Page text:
Presidential hopeful Sen. Elizabeth Warren, D-Mass., said Wednesday that she agrees with a University of Massachusetts-Amherst economist who concluded a Medicare-for-All health care plan could result in substantial job losses, calling it "part of the cost issue."
Robert Pollin of UMass' Political Economy Research Institute told Kaiser Health News earlier this year that most of the roughly 2 million estimated job losses would hit administrative positions -- about half among insurers and half in hospitals and doctors' offices.
Warren was made aware of Pollin's conclusions during an interview with New Hampshire Public Radio.
“So, I agree," replied Warren. "I think this is part of the cost issue and should be part of a cost plan.
"Although do recognize on this what we're talking about, and that is in effect, how much of our health care dollars have not gone to health care?" she added.
Pollin said supporters of the ambitious health care overhaul would have to think about a "just transition" and what "it would look like" when implemented.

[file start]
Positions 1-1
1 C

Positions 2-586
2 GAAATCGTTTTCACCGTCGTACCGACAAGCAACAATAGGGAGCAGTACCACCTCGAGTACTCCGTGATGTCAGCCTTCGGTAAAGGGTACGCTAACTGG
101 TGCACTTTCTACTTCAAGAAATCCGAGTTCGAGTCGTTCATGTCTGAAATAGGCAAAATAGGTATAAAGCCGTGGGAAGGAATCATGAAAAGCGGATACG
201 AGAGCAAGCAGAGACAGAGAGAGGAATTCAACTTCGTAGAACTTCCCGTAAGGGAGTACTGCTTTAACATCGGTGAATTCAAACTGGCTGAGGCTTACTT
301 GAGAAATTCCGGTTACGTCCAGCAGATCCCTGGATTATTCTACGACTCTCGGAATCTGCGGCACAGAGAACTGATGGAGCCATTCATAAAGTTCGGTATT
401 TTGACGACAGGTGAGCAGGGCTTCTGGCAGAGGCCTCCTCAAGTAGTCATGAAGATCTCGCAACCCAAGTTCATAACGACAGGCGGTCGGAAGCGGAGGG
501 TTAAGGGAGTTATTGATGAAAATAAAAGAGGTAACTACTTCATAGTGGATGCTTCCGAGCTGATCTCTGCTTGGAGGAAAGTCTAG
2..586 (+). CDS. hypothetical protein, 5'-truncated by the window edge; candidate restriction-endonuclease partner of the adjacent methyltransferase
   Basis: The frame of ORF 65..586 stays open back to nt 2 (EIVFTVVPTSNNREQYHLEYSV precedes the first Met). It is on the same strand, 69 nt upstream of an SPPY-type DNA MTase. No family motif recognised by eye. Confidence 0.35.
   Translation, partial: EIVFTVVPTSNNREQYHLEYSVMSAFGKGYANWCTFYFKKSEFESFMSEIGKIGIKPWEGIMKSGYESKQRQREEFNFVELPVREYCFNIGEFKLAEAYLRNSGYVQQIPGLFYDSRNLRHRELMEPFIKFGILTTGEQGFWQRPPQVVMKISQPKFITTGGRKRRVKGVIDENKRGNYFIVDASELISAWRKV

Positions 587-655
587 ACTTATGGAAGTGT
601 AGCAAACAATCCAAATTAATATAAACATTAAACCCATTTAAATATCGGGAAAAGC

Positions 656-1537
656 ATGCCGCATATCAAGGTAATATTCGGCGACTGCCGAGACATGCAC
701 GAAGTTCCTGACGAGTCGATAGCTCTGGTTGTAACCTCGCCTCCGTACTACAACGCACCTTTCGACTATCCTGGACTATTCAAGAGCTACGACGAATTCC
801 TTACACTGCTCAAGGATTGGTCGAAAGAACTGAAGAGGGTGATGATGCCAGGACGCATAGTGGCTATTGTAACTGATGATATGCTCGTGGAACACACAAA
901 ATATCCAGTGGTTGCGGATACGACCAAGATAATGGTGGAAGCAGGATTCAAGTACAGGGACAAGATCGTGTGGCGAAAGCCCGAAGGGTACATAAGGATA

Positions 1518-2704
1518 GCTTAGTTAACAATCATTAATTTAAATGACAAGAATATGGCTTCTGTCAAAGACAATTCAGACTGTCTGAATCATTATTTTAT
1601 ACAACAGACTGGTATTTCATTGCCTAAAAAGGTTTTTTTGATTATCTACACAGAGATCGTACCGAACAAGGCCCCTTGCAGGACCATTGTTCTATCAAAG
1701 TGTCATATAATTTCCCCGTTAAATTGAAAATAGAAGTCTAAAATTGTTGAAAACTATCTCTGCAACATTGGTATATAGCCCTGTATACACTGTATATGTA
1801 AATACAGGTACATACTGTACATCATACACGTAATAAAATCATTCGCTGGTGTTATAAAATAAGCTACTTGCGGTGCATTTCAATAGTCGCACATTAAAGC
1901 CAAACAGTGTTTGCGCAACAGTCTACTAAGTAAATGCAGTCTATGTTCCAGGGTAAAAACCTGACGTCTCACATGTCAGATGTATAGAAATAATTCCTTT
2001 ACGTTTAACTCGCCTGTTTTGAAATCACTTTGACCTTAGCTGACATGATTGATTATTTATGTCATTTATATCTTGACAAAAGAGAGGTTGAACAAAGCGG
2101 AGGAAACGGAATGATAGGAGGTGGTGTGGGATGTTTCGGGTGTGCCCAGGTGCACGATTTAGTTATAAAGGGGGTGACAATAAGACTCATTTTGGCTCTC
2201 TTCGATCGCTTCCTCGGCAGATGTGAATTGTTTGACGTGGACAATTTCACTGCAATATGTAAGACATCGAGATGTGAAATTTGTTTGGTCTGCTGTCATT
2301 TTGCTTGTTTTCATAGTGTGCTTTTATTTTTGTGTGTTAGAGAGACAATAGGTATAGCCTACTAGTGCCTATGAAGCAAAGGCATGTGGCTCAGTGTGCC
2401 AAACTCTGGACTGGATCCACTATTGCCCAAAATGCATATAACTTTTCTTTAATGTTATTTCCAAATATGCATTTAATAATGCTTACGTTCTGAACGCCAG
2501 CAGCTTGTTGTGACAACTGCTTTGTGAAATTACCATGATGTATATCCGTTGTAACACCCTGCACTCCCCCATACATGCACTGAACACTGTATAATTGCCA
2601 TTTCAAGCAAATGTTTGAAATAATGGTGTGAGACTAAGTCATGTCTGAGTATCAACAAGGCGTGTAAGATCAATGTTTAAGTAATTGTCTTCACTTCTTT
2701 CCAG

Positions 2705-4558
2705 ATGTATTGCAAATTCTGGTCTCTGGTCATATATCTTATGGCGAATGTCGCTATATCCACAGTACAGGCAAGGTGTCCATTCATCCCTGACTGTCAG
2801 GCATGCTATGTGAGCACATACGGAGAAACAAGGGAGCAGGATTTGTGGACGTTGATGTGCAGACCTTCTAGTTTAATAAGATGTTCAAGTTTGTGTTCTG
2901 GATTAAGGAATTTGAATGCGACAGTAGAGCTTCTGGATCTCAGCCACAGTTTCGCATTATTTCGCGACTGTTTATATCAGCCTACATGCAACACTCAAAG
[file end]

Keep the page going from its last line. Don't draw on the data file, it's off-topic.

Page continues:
Medicare-for-All has become a point of contention among Democrats vying for the White House. Warren has come pressure from her presidential rivals to explain how she would raise the necessary $30 trillion over 10 years to fund the plan.
She failed to answer whether middle-class taxes would increase under her plan during this month's Democratic debate in Ohio and has side-stepped similar questions on the campaign trail.
Warren told McDermott she plans to release a detailed plan soon.
"We will see, most likely, rich people's costs go up, corporations costs go up, but the cost to middle-class families will go down," she said. "I will not sign any legislation into law for which costs for middle-class families do not go down."
A bipartisan study indicates it will be impossible to finance Warren's plan using only taxes on the wealthiest Americans.
Sen. Bernie Sanders, I-Vt., has said taxes will increase “for virtually everybody" but will ultimately cost less than what workers are currently paying "for premiums and out-of-pocket expenses."
Fox News' Tyler Olson and David Montanaro contributed to this report.